I have curly hair. No, I’m not talking about a single, vague ‘S’ shape wave that I’ve had people my entire life insist to me is curly – I’m talking real curls. On the Andre Walker hair typing system, I’m a 3B (though it’s worth noting this system has been criticised for not originally including options 3C and 4C to encompass the diversity of afro-type hair, and these types have since been added by others). When you look at my hair you’re likely to be reminded of springs, slinkies, telephone cords.
Curly Tip #1: When it comes to curly hair, less is more. For example, my current hair regime is do absolutely nothing and add a cute headband with a bow. I’ve never gotten so many compliments in my life.
When I was growing up, doing my hair was like doing battle wearing a blindfold. My hair was a wild beast full of snarls and most attempts to tame it were futile. Having my hair brushed as a kid was agony and would often reduce me to tears. Being told that pretty little girls brushed their hair a hundred times a day would also make me cry because I knew that brushing my hair did nothing but turn it into a cloud of static.
Curly Tip #2: Don’t brush your hair when dry. Don’t brush your hair when wet. Just don’t brush your hair. Throw your hair brush, together with all your anxieties, directly in the bin.
Getting to the age where I had to take responsibility for my own hair was even more difficult. I dreaded school photo day in the middle of windy September when my immaculately straightened hair would be blown into inevitable disarray by midmorning. I’d leaf through Dolly magazine for hair tips hoping for inspiration, but the rare piece on curly hairstyles invariably involved straightening your hair first, then curling with a curling iron. Tousled beach hair involved lots of product and at most a slight natural wave. The girls on the pages almost always had long, straight hair and as an egocentric teen I felt very underrepresented. Only about 15% of people with European ancestry (like me) have curly hair, while the majority have either straight or wavy hair. It’s only as an adult looking back on magazines like this with a more critical eye that I realised that it fact it wasn’t me who was being marginalised. A recent study on ethnic and physical diversity in Australian adolescent magazine advertising showed that a mere 5% of the models in the teen zines surveyed were of an ethnicity other than Caucasian. “Normal” hair isn’t just straight, it’s white.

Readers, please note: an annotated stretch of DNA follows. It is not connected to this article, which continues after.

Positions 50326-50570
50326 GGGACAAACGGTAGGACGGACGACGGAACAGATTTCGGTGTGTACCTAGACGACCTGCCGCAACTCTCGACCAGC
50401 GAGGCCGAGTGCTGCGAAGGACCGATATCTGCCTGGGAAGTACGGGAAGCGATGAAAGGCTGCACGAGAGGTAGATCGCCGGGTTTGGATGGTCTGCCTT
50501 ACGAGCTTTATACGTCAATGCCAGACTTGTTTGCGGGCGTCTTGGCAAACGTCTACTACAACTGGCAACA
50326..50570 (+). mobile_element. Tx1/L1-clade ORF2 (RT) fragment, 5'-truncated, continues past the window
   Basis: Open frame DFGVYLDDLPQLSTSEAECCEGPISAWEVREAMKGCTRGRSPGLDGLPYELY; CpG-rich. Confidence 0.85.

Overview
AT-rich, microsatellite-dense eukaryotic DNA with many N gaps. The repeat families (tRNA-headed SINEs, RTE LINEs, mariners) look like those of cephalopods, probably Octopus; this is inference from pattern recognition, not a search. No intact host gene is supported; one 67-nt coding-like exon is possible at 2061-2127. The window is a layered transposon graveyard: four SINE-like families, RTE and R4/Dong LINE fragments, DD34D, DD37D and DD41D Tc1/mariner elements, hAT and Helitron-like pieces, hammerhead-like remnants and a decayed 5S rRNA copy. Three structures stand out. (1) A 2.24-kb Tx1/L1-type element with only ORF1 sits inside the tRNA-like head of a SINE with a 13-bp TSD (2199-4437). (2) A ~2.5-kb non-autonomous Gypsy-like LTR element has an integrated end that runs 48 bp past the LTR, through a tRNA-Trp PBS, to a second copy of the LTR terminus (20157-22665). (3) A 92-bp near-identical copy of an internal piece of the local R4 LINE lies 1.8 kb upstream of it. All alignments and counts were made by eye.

Curly Tip #3: Don’t take advice about curly hair from people who don’t have curly hair. What the hell do they know?
Around about year 12 I started to let my hair just be curly. Part of this was getting into headbands and hats, and part of this was having actually no time between studying to wage war with my own keratin. Either way I started to learn some things: my hair curled better if I didn’t dry it, my hair curled better if I left a bit of conditioner in instead of washing it all out, my hair curled better the less I brushed it, I was less likely to get what I like to call “triangle head” if I layered it. Over the years, despite a lot of people telling me I look better (read: mainstream) with straight hair, I straightened my hair less and less. I stopped buying products like gel, mousse, Frizz-Ease and all the other things that marketing told me I needed to “tame” my hair. Hair products seem to almost always be either designed for straight hair or to make your hair straight. In fact, if you want to get an idea of the sheer economic magnitude, the physical risks of chemical relaxants, and the exploitation of people in developing countries behind the industry of making black hair less “black”, then you absolutely need to watch Chris Rock’s documentary “Good Hair”. One of his interviewees has this great throwaway line: ‘If your hair’s relaxed, white people are relaxed; if your hair’s nappy, they’re not happy’.
One of the few women interviewed on the show who had her hair natural said ‘To keep my hair as it grows out of my head is considered revolutionary’.